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Microbial Ecology Hybrid Event Featured

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International Hybrid Symposium on Microbial Ecology

8 March 10h00

In the leadup to the ISME conference, which will take place in Lausanne (Switzerland) in August 2022 (, we will hold several hybrid events on Microbial Ecology. You’re invited to join the first UP-ISME session on Tuesday, March 8th, at 10 am. The event will be opened by ISME President Prof. Nicole Dubilier. The session will include talks by two prominent international speakers, Prof. Lynne Boddy (Cardiff University, UK) and Prof. Colin Murrell (University of East Anglia, UK). Please see details below (speaker profiles attached).

The event is open to everyone. Please indicate your preference for in person vs online attendance by completing the google form ( Note that, due to capacity issues, in person attendance is restricted. 



Fungus wars : antagonistic mycelial interaction

Lynne Boddy (Cardiff University, UK)

Fungi are rarely found growing alone in nature but usually in communities with other fungi, and also with bacteria and invertebrates. Since they are all competing for space and resources, antagonistic interactions are the norm – fungi fight each other! They ‘attack’ and ‘defend’ their territory in different ways: (1) antagonism at a distance; (2) hyphal interference; (3) mycoparasitism; and (4) gross mycelial interaction. They employ a chemical arsenal of enzymes, volatile and diffusible organic compounds. Aggressive interactions are often the main reason for changes in fungal communities, but increasing/decreasing stresses and disturbance have major roles too.

Ecology of isoprene degrading bacteria- a missing link in an important biogeochemical cycle

Colin Murrell, School of Environmental Sciences, University of East Anglia, Norwich, UK

Isoprene is a climate-active, organic compound that is released into the atmosphere in similar quantities to that of methane, making it one of the most abundant trace volatiles. Large amounts of isoprene, a climate active gas, are produced by trees but also by microbes, including algae in the marine environment. We have been studying bacteria that grow on isoprene using a soluble diiron centre monooxygenase which is similar to soluble methane monooxygenase. Our studies on the physiology, biochemistry and molecular biology of aerobic isoprene degrading bacteria have enabled us to develop molecular ecology tools to examine these bacteria in the environment. Functional gene probing, DNA-stable isotope probing, metagenomics, metatranscriptomics and metaproteomics experiments show that isoprene-degrading bacteria are widespread in soils, leaf surfaces and estuarine sediments and that they are likely to play a major role in the metabolism of isoprene before it escapes to the atmosphere. 


UP - ISME Speakers

Lynne Boddy is Professor of Fungal Ecology at Cardiff University UK. She has taught and researched into the ecology of fungiLynne Boddy is Professor of Fungal Ecology at Cardiff University UK. She has taught and researched into the ecology of fungi associated with trees and wood decomposition for 40 years. She is currently studying the fascinating communities of fungi and other organisms that rot the centres of old trees, the ash dieback fungus that is rampaging across the UK from Europe, the ways in which fungi fight each other and form communities, how they search the forest floor for food resources and respond to their finds, and how climate change is affecting fungi. She is a prolific author having co-authored “Fungal Decomposition of Wood” and “The Fungi”, her most recent (early 2021) being “Fungi and Trees: their Complex Relationships”, and the children’s book “Humongous Fungus”. She has edited six books, published over 300 scientific papers, and is chief editor of the journal Fungal Ecology. She was (2009–2010)president of the British Mycological Society. Lynne is an ardent communicator of the mysteries and importance of the amazing hidden kingdom of Fungi to the general public including TV, radio, popular talks, videos, articles and exhibitions. She was awarded an MBE in the Queen’s Birthday Honours list in 2019 for Services to Mycology and Science Outreach.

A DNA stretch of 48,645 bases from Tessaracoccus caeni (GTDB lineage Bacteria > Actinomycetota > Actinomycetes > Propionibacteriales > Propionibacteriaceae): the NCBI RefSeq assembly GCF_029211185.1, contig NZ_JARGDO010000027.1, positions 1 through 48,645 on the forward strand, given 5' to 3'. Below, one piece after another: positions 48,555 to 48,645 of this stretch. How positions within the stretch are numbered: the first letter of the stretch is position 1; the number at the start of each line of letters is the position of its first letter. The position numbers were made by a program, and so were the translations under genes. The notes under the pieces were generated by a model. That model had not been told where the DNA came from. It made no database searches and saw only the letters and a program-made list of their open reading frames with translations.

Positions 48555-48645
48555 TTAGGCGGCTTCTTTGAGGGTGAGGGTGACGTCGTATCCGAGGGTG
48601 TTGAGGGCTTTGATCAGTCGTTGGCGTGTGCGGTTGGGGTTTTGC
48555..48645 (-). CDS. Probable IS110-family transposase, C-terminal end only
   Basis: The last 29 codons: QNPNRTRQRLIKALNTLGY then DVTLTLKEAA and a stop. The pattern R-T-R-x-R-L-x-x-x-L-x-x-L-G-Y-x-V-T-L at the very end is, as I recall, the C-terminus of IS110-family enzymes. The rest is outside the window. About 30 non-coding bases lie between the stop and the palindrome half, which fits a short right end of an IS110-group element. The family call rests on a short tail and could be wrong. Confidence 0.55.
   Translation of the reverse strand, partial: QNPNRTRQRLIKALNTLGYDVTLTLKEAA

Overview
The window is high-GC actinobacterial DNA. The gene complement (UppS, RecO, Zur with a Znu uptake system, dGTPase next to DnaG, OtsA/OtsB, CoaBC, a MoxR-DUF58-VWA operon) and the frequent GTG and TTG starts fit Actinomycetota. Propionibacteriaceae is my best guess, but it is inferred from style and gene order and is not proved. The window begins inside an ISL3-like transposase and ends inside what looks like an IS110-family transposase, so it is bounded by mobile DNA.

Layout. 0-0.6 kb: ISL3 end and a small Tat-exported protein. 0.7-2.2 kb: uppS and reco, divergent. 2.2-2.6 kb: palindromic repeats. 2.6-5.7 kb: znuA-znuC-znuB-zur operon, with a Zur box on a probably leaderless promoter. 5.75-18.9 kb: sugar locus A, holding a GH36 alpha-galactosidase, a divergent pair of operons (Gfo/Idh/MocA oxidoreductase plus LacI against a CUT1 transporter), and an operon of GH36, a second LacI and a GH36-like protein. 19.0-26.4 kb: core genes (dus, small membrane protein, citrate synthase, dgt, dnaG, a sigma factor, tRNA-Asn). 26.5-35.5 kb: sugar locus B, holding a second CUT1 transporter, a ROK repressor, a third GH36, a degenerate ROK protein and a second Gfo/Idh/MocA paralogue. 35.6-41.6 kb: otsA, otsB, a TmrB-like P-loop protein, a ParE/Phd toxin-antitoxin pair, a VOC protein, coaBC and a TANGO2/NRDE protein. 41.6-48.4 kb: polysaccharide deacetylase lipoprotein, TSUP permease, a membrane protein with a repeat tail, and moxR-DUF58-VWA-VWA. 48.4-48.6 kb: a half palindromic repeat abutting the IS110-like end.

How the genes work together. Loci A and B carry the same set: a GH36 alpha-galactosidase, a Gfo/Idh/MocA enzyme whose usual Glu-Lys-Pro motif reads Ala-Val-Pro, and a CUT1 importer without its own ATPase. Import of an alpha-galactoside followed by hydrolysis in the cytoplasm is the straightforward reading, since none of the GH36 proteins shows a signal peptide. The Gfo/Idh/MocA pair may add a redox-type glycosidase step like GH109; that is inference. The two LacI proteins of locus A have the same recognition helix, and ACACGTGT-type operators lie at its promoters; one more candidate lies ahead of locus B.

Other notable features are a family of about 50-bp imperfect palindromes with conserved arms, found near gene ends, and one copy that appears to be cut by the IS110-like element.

Lab web page:


Colin Murrell is Director of the Earth and Life Systems Alliance at the University of East Anglia, Norwich, UK. He has wide rangingColin Murrell is Director of the Earth and Life Systems Alliance at the University of East Anglia, Norwich, UK. He has wide ranging research interests centred round the bacterial metabolism of methane and other one carbon compounds and isoprene. He has pioneered work on the physiology, biochemistry, molecular biology, genetics and ecology of trace gas-utilising bacteria, and development of molecular ecology techniques such as functional gene probing and DNA Stable Isotope Probing. His research over the past 40 years has resulted in ~350 publications and six edited books and he has supervised over 60 PhD students. Murrell was a founder member of the Editorial Board of the ISME Journal and is currently on the Editorial Board of Environmental Microbiology. He was President ofISME from 2016-2018 and currently serves on their Executive Advisory Board. He has Chaired Gordon Research Conferences on C1Metabolism and Applied and Environmental Microbiology. Murrell was elected Member of EMBO in 2014 and Member of the European Academy of Microbiology in 2015. He is a current ERC Advanced Grant holder, serves as member of the SAB of the Max Planck Institute (Marburg) and the Governing Council of the John Innes Centre.

Lab web page:



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